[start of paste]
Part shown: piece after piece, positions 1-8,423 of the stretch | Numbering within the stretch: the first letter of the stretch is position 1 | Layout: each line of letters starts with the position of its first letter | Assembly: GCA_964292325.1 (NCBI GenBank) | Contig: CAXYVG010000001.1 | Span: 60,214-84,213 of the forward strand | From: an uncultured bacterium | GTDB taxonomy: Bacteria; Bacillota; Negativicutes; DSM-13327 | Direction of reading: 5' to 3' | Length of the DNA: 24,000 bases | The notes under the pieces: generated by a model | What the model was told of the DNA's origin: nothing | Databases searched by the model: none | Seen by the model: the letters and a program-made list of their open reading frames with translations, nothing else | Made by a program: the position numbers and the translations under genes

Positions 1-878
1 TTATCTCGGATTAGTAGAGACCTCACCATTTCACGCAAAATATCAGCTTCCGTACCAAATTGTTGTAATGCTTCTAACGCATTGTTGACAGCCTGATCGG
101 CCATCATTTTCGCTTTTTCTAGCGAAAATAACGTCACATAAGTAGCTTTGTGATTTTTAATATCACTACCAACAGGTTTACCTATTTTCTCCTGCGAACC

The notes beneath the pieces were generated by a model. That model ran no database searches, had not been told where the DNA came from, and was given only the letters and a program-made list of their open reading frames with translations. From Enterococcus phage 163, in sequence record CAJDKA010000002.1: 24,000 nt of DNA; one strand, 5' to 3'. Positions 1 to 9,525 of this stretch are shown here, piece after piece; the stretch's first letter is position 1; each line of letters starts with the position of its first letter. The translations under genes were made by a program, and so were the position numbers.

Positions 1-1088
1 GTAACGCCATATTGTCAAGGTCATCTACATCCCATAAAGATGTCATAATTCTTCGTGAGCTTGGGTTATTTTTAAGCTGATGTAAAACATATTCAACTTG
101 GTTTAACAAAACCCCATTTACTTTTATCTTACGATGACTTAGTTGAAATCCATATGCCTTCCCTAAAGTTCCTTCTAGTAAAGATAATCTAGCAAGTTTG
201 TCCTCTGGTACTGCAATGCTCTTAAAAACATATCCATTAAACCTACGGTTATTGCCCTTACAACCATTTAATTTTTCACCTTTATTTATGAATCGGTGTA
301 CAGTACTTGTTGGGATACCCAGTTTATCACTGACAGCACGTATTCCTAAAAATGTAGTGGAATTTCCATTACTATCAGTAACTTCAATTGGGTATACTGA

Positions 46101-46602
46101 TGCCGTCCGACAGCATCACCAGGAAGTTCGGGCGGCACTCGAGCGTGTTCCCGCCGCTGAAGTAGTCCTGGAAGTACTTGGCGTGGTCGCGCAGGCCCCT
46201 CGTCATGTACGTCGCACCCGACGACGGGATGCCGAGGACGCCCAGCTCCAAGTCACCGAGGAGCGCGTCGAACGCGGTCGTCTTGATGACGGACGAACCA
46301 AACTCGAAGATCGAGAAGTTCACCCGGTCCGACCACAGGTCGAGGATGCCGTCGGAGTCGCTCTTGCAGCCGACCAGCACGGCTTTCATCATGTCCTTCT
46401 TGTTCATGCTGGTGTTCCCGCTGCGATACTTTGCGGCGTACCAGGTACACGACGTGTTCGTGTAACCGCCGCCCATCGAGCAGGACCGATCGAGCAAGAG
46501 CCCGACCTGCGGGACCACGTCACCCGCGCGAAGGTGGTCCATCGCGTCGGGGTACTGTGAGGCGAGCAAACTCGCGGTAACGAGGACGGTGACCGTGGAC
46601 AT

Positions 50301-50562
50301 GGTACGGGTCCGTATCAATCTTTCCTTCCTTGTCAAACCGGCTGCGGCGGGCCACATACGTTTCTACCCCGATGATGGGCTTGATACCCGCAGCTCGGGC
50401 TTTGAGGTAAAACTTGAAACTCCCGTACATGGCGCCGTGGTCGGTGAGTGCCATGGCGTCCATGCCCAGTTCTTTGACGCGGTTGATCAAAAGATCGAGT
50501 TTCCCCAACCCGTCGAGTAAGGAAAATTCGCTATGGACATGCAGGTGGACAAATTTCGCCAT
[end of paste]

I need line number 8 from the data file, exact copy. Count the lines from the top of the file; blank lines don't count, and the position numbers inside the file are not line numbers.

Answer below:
101 GTTTAACAAAACCCCATTTACTTTTATCTTACGATGACTTAGTTGAAATCCATATGCCTTCCCTAAAGTTCCTTCTAGTAAAGATAATCTAGCAAGTTTG